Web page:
The superannuation reforms applying from 1 July 2017 made a number of changes impacting transition to retirement income streams and their use by retirees.
A transition to retirement income stream (TRIS) is an income stream a retiree can access once they attain preservation age, but before they meet another condition of release like retiring.
Prior to 1 July 2017
Earnings on assets supporting the income stream were tax free as long as a minimum pension payment was paid in form and effect each financial year. There was also a maximum annual payment limit of 10% of the account balance at 1 July (or commencement).
Pension payments made from a TRIS are subject to the same tax treatment as payments from a normal account based pension (ABP). Namely they were generally tax free over age 60, and the taxable component was taxable at the individual’s marginal tax rate with a 15% tax offset.
A TRIS was classed as a non-commutable income stream and, unless the interest contained any unrestricted-non preserved monies, lump sum payments or partial commutations could not be made. Despite this, it was still possible to elect to treat one or more payments from a TRIS as a super lump sum for tax purposes. This was used to take advantage of tax concessions available for members aged between preservation age and 60 years old by accessing the low rate cap. Super lump sums up to this cap ($195,000 in 2016/17) are tax-free. These payments were also allowed to count towards meeting the minimum pension standards.
When the pensioner ‘retired’ or met another relevant condition of release it was often the case that the TRIS was converted to an ABP. This was done to remove the commutation restrictions and maximum payment limits faced by a TRIS. It was also the view of some in the industry that the pension documentation could allow for this to happen without the need to commute and re-commence the income stream once a condition of release was met.
From 1 July 2017
From 1 July 2017 a TRIS will not be eligible for ECPI until the pensioner attains age 65 or reports a condition of release.
A TRIS will default to ‘non-retirement phase’ status from 1 July 2017. The main change being that earnings on assets supporting this non-retirement phase TRIS will not be tax free. A non-retirement phase TRIS will not be eligible to claim ECPI in the annual return.
The TRIS will be subject to the same payment and commutation restrictions as a pre-1 July 2017 TRIS. The non-retirement phase TRIS does however remain an income stream and must continue to make a minimum pension payment each year in order to meet the pension standards. The pension payments are still subject to the same tax treatment as previously.
A non-retirement phase TRIS will move to being in the retirement phase when a member attains age 65 or reports that they have met a nil cashing restriction condition of release to the Trustee. For those under age 60 this means retiring, and those between age 60 and 65 it means ceasing an employment arrangement.
From this time the TRIS will be a retirement phase TRIS. The income stream does not cease and re-commence, but continues subject to the rules of a retirement phase TRIS. The Trustee will need to report this event as part of the fund’s transfer balance account reporting (TBAR) requirements. The account balance at the time the income stream moves to retirement phase will be a credit against the member’s transfer balance cap.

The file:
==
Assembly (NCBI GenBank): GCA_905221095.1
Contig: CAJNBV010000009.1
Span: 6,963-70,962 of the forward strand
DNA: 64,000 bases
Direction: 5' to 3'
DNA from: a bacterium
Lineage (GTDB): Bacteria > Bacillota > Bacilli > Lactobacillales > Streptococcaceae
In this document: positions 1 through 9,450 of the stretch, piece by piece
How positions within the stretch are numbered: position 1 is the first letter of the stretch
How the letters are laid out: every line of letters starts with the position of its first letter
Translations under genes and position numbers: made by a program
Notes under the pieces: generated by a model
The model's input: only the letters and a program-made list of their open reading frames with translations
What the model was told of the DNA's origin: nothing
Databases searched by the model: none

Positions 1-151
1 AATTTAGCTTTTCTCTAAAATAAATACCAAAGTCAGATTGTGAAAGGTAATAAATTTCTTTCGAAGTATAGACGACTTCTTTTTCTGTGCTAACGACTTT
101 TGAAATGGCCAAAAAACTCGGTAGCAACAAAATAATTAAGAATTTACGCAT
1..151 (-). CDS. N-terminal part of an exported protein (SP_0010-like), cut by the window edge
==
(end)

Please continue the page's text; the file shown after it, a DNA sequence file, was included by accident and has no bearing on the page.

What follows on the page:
A retirement phase TRIS will be eligible to claim ECPI, meaning that the earnings on assets supporting the income stream will be tax free. The balance supporting the income stream will become unrestricted non-preserved and the ATO have confirmed the commutation restrictions and maximum payment limit of a non-retirement phase TRIS are removed.
With the cashing restriction removed, lump sum payments and partial commutations can be made from a retirement phase TRIS. However, the Fund’s trust deed and pension documentation should be reviewed to ensure there are no clauses restricting the Trustee’s ability to pay benefits, e.g. if the pension documents say ‘maximum payment of 10% per annum’ then the Trustee would need to abide by that rule.
The fine print
Effective 1 July 2017, the ability to elect to treat a pension payment as a lump sum for tax purposes has been removed. A non-retirement phase TRIS will not be eligible to make lump sum payments (unless the interest includes an unrestricted non-preserved amount). Instead, all payments will be income stream benefits and will be taxed accordingly. Under the PAYG rules, the Trustee may need to withhold tax from payments to members under age 60. These pension payments count towards meeting the minimum pension requirements and do not raise a TBAR event.
A retirement phase TRIS is eligible to make lump sum payments, but remember they won’t count towards meeting minimum pension requirements.
However, it is possible to make a lump sum payment from a retirement phase TRIS because the cashing restrictions have been removed. Where the trustee decides to take a payment as a lump sum this will raise a TBAR event and a debit will apply to the member’s TBA equal to the lump sum payment. A partial commutation will be treated like a lump sum for TBA purposes.
A lump sum payment made from a retirement phase TRIS will not count towards the minimum pension requirements. Where a payment is taken as an income stream benefit the pension payment will count towards the minimum pension requirements and will not raise a TBAR event.
A strategy being considered by many Trustees for a retirement phase TRIS is to take the minimum pension payment as an income stream benefit and then any additional payments as lump sums in order to reduce the member’s TBA. This may be useful if the Member might want to transfer more into the tax free retirement phase in the future, for example if they receive a death benefit income stream.
When a TRIS moves from non-retirement phase to retirement phase it is important to note that in the ATO’s view the income stream does not cease, and does not automatically convert to an ABP. It simply continues as the existing TRIS, but subject to the rules for a retirement phase TRIS. The minimum pension payment requirement must be met over the financial year based on the 1 July balance (or commencement) and does not reset at the time the income stream converts to retirement phase. For those who already had a TRIS at 1 July 2017 then it would become either a non-retirement phase or retirement phase TRIS effective 1 July 2017 depending on whether the member had attained age 65 or reported a relevant condition of release to the Trustee.